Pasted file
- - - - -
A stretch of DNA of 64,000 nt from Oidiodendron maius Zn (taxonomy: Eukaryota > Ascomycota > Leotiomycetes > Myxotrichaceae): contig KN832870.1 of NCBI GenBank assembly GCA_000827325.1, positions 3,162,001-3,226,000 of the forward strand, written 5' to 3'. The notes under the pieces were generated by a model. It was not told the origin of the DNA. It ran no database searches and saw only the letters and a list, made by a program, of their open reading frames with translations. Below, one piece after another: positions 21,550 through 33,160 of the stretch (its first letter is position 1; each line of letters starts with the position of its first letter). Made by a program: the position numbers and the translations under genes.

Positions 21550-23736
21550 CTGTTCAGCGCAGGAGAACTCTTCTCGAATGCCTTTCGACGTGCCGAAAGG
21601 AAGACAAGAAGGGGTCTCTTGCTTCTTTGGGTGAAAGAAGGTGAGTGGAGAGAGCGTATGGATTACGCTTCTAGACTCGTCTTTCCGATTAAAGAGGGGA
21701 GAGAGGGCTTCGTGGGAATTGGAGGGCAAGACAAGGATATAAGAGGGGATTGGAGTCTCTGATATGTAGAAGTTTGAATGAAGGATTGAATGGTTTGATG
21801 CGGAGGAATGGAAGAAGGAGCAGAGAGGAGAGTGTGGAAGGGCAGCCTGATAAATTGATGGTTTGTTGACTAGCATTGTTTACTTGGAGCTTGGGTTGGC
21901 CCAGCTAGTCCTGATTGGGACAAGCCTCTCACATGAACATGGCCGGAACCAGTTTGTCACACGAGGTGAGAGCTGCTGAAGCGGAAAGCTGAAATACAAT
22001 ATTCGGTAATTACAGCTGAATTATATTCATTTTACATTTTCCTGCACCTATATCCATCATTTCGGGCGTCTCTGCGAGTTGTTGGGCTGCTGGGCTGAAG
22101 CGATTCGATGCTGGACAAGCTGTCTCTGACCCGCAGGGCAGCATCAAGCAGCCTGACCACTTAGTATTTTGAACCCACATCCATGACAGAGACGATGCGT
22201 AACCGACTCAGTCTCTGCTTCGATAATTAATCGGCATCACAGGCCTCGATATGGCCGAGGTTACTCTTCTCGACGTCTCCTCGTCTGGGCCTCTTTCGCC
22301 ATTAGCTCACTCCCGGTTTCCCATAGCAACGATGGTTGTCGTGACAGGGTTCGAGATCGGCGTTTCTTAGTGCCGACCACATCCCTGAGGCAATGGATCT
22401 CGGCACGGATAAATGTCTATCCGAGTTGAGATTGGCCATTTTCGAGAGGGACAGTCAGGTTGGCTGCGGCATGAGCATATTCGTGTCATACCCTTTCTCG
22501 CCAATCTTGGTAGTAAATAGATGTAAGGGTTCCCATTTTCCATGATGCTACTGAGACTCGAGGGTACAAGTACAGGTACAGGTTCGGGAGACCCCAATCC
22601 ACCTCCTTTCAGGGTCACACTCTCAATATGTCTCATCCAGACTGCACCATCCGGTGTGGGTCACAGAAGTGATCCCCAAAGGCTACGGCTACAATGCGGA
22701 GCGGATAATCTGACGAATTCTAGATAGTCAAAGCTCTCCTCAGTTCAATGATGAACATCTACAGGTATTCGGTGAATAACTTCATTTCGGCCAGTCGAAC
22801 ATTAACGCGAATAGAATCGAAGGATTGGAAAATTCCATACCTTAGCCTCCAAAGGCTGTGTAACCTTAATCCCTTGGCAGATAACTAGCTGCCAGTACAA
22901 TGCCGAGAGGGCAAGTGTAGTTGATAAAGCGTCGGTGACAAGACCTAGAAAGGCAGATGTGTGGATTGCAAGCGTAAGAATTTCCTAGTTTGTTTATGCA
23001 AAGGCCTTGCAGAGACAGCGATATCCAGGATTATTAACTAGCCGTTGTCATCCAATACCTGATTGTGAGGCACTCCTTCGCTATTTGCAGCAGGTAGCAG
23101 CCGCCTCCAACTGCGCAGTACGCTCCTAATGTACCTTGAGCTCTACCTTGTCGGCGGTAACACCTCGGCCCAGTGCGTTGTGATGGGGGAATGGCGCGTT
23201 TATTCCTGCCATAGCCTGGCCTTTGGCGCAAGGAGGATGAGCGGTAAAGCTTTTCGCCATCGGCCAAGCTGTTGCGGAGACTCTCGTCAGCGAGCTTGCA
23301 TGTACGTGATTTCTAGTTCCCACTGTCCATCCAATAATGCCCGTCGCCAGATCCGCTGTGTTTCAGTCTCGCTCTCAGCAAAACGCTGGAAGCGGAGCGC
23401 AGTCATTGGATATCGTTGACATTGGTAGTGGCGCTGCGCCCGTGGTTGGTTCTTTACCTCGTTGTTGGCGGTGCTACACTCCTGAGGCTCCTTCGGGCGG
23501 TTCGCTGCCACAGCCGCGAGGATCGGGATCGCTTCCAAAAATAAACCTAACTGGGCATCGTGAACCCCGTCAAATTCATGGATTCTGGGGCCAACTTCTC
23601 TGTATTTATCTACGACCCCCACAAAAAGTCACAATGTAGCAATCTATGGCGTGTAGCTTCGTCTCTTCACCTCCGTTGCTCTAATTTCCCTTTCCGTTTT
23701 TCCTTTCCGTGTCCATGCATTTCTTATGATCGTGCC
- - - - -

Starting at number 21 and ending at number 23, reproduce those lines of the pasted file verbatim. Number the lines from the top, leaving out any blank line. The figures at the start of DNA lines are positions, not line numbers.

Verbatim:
23301 TGTACGTGATTTCTAGTTCCCACTGTCCATCCAATAATGCCCGTCGCCAGATCCGCTGTGTTTCAGTCTCGCTCTCAGCAAAACGCTGGAAGCGGAGCGC
23401 AGTCATTGGATATCGTTGACATTGGTAGTGGCGCTGCGCCCGTGGTTGGTTCTTTACCTCGTTGTTGGCGGTGCTACACTCCTGAGGCTCCTTCGGGCGG
23501 TTCGCTGCCACAGCCGCGAGGATCGGGATCGCTTCCAAAAATAAACCTAACTGGGCATCGTGAACCCCGTCAAATTCATGGATTCTGGGGCCAACTTCTC